Around the nation
Bite-size hospital and health industry news
June 09, 2011
Connecticut: Gov. Dan Malloy (D) says he will sign a bill passed last weekend by the state Legislature that mandates paid sick days for certain employees, NPR reports. The bill would grant up to one week of paid sick leave, primarily to service workers at companies that employ at least 50 people. According to a Connecticut Working Families representative, the new law is a public health matter. "Nobody wants the person who is serving their food, driving their kids to school, providing their day care or home health care to be going to work with an illness," he said. Some businesses lobbied against the bill and successfully scaled it back to exclude manufacturing, temporary workers, or independent contractors (Ludden, NPR, 6/6).
Florida: The Brady Center to Prevent Gun Violence has filed a lawsuit in U.S. District Court to block a recently passed state law that bars physicians from discussing gun ownership with patients. Opponents of the law, such as the American College of Physicians and the Florida Pediatric Society, say it encroaches on physicians' freedom of speech rights because it prohibits them from discussing a public health issue. After the lawsuit was announced, the National Rifle Association issued a legislative alert defending the new law, saying it keeps "gun ban politics" out of physicians' offices (Carlson, Modern Physician, 6/6 [subscription required]).
Georgia: A newly enacted law now requires Georgia physicians to disclose to the Georgia Composite Medical Board (GCMB) whether they have medical liability insurance, American Medical News reports. Under the law, the GCMB is authorized to publish the information online as part of a physician's public profile. The physicians also have to inform patients about their coverage if they are asked. Failure to do so could result in disciplinary action by the board (Gallegos, American Medical News, 6/6).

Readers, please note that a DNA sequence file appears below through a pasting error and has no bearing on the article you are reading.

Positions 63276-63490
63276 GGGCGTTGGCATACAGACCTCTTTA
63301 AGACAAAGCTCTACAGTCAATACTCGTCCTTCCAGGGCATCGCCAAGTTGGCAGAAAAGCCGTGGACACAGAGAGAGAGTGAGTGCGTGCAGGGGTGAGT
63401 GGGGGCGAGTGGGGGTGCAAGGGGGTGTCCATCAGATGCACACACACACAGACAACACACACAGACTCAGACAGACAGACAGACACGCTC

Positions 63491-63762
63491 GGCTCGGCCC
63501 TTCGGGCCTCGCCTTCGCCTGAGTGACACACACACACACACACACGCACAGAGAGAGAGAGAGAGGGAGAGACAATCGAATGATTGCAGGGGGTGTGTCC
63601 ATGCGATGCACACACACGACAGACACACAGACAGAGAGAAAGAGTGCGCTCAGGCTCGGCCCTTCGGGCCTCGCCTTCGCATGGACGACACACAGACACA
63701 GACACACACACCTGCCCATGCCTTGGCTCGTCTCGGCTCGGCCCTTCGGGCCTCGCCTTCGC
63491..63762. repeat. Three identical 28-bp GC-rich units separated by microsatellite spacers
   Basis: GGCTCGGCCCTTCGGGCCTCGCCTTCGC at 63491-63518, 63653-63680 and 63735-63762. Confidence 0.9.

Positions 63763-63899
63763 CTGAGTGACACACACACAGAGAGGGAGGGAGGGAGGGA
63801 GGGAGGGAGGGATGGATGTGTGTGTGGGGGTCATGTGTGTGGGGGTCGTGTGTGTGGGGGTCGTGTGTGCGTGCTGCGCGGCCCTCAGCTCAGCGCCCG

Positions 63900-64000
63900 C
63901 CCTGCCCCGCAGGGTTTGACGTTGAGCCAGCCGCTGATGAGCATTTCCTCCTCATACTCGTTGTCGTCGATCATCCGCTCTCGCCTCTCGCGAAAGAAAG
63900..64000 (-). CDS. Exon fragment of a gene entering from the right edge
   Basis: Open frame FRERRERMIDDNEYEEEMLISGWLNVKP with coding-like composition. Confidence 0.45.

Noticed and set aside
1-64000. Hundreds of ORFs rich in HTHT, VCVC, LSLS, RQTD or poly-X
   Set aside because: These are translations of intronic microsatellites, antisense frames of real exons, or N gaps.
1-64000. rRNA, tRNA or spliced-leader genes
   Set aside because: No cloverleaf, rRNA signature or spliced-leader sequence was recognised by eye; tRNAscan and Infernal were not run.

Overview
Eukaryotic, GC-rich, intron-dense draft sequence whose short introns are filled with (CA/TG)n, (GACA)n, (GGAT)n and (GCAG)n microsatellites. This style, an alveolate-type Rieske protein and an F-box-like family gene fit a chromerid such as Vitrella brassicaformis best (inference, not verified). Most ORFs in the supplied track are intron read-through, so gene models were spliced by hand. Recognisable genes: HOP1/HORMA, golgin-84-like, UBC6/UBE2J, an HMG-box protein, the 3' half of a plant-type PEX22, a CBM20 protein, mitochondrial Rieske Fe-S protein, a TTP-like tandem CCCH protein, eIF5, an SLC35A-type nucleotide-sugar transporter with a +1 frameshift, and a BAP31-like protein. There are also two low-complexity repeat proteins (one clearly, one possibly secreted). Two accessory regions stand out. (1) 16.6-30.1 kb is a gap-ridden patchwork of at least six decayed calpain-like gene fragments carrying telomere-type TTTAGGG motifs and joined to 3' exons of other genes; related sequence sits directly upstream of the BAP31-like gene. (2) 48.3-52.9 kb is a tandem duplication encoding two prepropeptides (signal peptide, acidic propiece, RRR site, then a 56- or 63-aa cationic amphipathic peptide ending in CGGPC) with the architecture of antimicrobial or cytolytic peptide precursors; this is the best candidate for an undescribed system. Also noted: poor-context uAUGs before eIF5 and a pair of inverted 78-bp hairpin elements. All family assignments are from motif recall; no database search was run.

Massachusetts: The ratio of Massachusetts residents who support the state's 2006 universal health care law increased by 10 percentage points over the previous two years, according to a recent Harvard School of Public Health/Boston Globe survey. In 2011, 63% of state residents supported the law, while 21% opposed it. However, opposition to the law's individual mandate increased from 35% in 2008 to 44% (Lazar, Globe, 6/5).
Minnesota: Hospitals statewide generated $27.2 billion for the economy in 2009 and supported more than 200,000 jobs, according to a new Minnesota Hospital Association (MHA) report. MHA's president and CEO says state budget cuts would "compromise our ability to maintain jobs and services and prepare for the growing health care needs of our residents." The report was based on data from the Minnesota Department of Employment and Economic Development (AHANews, 6/7).
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